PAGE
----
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Proc Natl Acad Sci U S A. 2007 Jun 19;104(25):10412-7. Epub 2007 Jun 11.

Mutational analysis of a viral RNA element that counteracts rapid RNA decay by interaction with the polyadenylate tail.

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Department of Molecular Biophysics and Biochemistry, Howard Hughes Medical Institute, Yale University, New Haven, CT 06536, USA.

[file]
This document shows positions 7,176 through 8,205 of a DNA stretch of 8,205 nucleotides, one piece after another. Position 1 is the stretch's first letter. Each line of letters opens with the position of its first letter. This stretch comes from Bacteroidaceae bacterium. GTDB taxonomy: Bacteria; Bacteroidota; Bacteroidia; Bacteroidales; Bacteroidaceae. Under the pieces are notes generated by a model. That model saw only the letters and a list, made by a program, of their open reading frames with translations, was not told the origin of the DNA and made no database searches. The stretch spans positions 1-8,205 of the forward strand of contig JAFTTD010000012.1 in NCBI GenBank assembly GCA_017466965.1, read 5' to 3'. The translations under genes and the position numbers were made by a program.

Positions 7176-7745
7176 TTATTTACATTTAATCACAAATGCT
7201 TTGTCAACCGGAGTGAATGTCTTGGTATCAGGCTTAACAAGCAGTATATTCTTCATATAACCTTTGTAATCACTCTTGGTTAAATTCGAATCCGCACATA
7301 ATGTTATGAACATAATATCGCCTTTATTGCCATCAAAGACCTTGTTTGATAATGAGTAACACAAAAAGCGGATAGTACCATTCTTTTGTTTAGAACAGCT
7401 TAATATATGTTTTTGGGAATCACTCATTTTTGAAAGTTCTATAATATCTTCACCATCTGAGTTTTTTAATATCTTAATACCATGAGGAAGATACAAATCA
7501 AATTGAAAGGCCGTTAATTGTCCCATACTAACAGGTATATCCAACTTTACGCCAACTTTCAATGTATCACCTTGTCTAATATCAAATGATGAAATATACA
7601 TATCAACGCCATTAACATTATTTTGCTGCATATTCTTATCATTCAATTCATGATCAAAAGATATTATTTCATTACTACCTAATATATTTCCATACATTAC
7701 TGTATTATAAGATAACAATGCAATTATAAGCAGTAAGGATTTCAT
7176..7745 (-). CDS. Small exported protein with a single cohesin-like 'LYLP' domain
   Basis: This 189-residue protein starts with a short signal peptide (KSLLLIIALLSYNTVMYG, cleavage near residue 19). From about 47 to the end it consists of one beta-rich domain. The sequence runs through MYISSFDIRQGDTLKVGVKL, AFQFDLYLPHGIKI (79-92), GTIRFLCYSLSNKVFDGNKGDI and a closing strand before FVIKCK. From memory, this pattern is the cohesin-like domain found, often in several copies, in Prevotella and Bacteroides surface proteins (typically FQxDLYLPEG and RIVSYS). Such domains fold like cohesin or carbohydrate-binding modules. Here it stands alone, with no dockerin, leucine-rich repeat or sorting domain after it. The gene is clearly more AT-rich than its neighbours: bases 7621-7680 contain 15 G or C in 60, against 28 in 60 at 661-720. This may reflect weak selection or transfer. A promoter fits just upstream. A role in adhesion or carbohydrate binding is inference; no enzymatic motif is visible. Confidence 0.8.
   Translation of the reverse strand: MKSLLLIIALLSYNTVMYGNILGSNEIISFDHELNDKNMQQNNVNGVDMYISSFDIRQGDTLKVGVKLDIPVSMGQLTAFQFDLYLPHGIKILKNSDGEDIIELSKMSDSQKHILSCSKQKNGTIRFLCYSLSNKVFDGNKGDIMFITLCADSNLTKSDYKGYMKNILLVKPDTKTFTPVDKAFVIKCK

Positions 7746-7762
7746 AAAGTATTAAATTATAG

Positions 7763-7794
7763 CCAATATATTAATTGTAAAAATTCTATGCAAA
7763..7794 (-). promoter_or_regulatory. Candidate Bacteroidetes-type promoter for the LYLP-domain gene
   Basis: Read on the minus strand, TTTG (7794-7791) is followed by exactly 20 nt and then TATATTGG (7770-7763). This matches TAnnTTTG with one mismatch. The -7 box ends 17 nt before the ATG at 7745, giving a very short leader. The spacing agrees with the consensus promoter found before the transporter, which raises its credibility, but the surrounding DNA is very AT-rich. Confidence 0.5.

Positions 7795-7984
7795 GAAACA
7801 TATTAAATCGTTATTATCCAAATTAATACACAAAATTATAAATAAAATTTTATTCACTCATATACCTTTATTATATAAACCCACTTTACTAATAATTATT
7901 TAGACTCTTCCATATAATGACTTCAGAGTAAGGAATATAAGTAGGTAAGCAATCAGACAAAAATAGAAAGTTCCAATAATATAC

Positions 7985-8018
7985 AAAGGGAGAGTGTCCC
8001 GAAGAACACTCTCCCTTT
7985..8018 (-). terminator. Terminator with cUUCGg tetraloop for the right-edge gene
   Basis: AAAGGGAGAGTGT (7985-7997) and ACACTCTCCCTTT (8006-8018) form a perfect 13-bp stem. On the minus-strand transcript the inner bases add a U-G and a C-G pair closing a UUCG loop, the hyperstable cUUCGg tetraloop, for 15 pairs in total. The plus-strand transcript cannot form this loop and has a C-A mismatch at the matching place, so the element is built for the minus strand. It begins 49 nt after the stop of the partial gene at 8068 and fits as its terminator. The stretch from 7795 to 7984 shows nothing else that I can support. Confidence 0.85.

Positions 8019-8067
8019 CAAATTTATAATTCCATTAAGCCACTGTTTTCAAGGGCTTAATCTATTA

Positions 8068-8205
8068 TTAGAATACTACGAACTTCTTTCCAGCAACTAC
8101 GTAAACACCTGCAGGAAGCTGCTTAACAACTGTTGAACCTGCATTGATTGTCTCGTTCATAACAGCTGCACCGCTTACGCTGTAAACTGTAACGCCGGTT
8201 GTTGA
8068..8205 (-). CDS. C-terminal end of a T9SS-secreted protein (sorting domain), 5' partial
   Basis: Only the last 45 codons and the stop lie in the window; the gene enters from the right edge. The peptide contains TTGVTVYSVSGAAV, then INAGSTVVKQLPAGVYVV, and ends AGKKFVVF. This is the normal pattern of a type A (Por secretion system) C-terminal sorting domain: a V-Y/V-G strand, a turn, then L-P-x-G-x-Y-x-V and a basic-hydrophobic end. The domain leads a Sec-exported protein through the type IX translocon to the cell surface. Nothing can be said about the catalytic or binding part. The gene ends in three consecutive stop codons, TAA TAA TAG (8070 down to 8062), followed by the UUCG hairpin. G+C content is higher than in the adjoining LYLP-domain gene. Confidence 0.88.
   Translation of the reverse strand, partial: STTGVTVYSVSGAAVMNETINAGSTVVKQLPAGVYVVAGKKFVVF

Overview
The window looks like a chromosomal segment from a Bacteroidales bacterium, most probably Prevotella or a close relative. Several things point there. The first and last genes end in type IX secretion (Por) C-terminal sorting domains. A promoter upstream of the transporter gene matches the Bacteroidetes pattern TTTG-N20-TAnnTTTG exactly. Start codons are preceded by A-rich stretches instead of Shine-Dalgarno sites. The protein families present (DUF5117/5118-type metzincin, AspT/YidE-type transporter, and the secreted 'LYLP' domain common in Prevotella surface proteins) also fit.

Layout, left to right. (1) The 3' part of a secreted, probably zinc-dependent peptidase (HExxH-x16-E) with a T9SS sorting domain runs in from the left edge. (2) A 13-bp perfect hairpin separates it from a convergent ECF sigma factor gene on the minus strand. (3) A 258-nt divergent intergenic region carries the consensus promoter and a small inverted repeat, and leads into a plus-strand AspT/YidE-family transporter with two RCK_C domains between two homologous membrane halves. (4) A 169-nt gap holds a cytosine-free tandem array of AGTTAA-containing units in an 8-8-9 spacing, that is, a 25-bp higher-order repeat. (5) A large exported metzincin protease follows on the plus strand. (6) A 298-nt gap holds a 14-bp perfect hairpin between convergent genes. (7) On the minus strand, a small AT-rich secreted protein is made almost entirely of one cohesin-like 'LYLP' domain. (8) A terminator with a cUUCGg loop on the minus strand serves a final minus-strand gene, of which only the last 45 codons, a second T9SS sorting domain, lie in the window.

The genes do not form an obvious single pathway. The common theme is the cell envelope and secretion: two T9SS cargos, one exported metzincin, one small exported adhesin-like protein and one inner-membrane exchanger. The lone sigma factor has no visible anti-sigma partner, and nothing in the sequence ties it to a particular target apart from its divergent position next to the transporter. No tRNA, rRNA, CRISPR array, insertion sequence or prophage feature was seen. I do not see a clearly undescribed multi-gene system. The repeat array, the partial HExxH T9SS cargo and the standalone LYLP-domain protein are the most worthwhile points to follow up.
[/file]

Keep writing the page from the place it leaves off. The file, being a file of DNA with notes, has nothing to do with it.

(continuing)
We previously demonstrated that the Kaposi's sarcoma-associated herpesvirus polyadenylated nuclear RNA contains a 79-nt cis-acting element, the ENE, which allows intronless polyadenylated transcripts to accumulate to high nuclear levels by protecting them from rapid degradation. We proposed a model based on the predicted structure of the ENE in which a U-rich internal loop hybridizes with the 3'-polyadenylate (polyA) tail to sequester it from exonucleolytic attack. We have tested this model by mutational analysis of the ENE. Point mutations in the predicted U-rich internal loop and in the flanking stems abolish the ENE's ability to (i) interact with the polyA tail, (ii) inhibit deadenylation in vitro, and (iii) stabilize transcripts in vivo. In all but one case, compensatory mutations in the flanking stems restore ENE activities, demonstrating the importance of these stems and uncovering a unique role for the loop-proximal G-C base pair in the lower stem. Increasing the U content of the U-rich internal loop surprisingly decreases stability in vivo but does not affect deadenylation in vitro, comparable to the effects of deleting certain "unstructured" regions of the ENE. Taken together, our data support the formation of the proposed ENE secondary structure in vivo and argue that the specific ENE structure inhibits rapid RNA decay in cis by engaging in a limited set of base-pairing interactions with the polyA tail.

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